The cool thing about creators is that we find them in a variety of occupations. Creators aren’t just writers, artists, actors and filmmakers. Chefs create and cook new culinary masterpieces. Crafters design and assemble unique works of art. Inventors and entrepreneurs create new devices, processes and services, and then find new ways of marketing these. In fact, there are as many types and examples of inspired creativity as there are facets on a diamond — or flavors in a pack of Life Savers.
Clarence Crane created the first Life Savers candy in 1912. Not much is known about the Cleveland, Ohio, candy maker, except that he was the father of yet another creator, the famed American Poet Hart Crane. We do know, however, that Clarence Crane invented Life Savers as a “summer candy” that would resist melting. His circular mints were molded to resemble the flotation devices used at beach resorts. Crane didn’t own machinery needed to mold his “Pep-O-Mint Life Savers,” so he contracted a pill manufacturer to press the mints into shape.
In 1913, Crane transferred his “diamond” to Edward Noble, a New Yorker who would further “polish the gem.” Noble bought Crane’s Life Savers formula for $2,900. Noble started a company that had the capability to mix and mold the candies. He also devised a better way to package Life Savers to prevent the candies from going stale. His company hand-wrapped rolls of Life Savers in foil and then affixed paper labels. The process proved to be labor intensive, but in 1919 Noble’s brother Robert, an engineer, developed machinery that completely automated the wrapping process.
A year later, Robert Noble continued to be a creative force in the company. He expanded on his younger brother’s entrepreneurial vision by first introducing newspaper ads and then expanding the company by building larger, more streamlined manufacturing facilities. He also began introducing a spectrum of colorful new flavors.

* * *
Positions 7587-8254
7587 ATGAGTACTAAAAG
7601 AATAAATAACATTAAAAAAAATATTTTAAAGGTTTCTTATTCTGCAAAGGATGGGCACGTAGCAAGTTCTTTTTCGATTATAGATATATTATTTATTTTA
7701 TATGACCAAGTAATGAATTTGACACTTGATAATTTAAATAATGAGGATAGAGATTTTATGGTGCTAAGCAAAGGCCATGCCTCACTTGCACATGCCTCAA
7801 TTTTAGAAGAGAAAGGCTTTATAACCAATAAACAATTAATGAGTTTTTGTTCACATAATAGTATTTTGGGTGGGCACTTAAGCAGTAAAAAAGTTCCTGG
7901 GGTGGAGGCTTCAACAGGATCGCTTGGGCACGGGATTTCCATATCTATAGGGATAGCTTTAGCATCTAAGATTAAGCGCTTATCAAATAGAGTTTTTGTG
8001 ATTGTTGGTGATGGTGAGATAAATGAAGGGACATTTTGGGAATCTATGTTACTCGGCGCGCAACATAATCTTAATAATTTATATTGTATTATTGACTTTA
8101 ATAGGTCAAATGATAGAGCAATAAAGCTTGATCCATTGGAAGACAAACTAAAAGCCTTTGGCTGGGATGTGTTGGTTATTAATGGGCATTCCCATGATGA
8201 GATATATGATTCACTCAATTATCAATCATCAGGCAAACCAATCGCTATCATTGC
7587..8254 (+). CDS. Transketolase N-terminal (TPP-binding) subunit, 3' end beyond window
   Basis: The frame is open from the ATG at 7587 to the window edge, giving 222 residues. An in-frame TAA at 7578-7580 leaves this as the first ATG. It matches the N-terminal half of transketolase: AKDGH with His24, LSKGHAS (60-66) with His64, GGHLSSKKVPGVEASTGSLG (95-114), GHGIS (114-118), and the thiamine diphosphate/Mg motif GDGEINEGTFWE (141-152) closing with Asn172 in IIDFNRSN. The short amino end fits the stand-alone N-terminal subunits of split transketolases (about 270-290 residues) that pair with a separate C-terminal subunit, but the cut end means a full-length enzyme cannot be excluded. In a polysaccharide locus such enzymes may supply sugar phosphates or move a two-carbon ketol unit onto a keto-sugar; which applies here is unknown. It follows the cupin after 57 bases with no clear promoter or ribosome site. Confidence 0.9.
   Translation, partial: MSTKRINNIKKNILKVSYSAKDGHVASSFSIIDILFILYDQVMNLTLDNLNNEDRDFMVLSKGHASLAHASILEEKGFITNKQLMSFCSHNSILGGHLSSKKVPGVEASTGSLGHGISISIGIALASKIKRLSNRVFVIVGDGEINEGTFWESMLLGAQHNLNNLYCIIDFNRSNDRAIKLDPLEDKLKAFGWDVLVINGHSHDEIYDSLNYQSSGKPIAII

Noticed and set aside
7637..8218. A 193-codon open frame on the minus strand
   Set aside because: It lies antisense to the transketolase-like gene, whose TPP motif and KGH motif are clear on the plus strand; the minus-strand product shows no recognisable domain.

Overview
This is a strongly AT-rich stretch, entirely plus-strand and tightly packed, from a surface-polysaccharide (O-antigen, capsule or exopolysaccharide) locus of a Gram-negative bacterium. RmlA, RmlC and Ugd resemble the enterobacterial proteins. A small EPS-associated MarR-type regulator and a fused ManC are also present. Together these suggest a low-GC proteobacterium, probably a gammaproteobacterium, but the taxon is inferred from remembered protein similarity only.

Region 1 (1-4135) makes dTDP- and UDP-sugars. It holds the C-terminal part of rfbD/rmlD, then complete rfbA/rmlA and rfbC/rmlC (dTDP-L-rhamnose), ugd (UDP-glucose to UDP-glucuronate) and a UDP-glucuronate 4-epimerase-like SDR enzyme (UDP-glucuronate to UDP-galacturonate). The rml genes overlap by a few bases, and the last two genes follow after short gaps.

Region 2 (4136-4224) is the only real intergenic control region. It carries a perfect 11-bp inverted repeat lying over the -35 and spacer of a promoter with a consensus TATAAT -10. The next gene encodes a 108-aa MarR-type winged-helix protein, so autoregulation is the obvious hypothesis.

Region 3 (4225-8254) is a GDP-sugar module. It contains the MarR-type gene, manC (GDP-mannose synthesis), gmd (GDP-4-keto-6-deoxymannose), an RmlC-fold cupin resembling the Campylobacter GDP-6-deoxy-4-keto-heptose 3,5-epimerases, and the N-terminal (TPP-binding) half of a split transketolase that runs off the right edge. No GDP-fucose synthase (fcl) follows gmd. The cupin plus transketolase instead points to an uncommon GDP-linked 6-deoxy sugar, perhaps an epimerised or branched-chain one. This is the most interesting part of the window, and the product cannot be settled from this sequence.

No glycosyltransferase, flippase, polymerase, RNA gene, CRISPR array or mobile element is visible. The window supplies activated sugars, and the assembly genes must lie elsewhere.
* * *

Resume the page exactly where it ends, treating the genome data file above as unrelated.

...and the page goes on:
In 1921 the Nobles created fruit-flavored Life Savers, which were translucent, almost crystalline in appearance. In 1925, the company further improved its manufacturing process and devised a method of actually putting a hole in the center of the candies. The original chalk-white mints were simply molded to resemble lifesaver flotation rings. The new Life Savers were introduced as the “fruit drop with the hole”!
The Nobles continued to promote their candy by creating special box displays that allowed LifeSavers to be positioned next to the cash registers in cigar stores, drug stores, barber shops, and restaurants. They held the price at 5 cents for years, encouraging shoppers to trade that nickel in their change for a roll of Life Savers. To say the candies were popular is an understatement: during the Second World War, the little Life Savers were a heat-resistant favorite candy among the Armed Forces, and a sweet reminder of life at home. And to make sure there were enough Life Savers to go around, competing candy companies willingly donated their own sugar rations to meet the production demands of the Nobles’ company! That’s teamwork!
Great ideas and savvy innovation are simply facets of the “creative diamond”! One creator may unearth a “gem”; another cuts it; another polishes it. You can be creative, either by inventing, creating, innovating or facilitating. “It’s not important who does the planting, or who does the watering. What’s important is that God makes the seed grow. The one who plants and the one who waters work together with the same purpose. And both will be rewarded for their own hard work.” (1 Corinthians 3:7-8 NLT)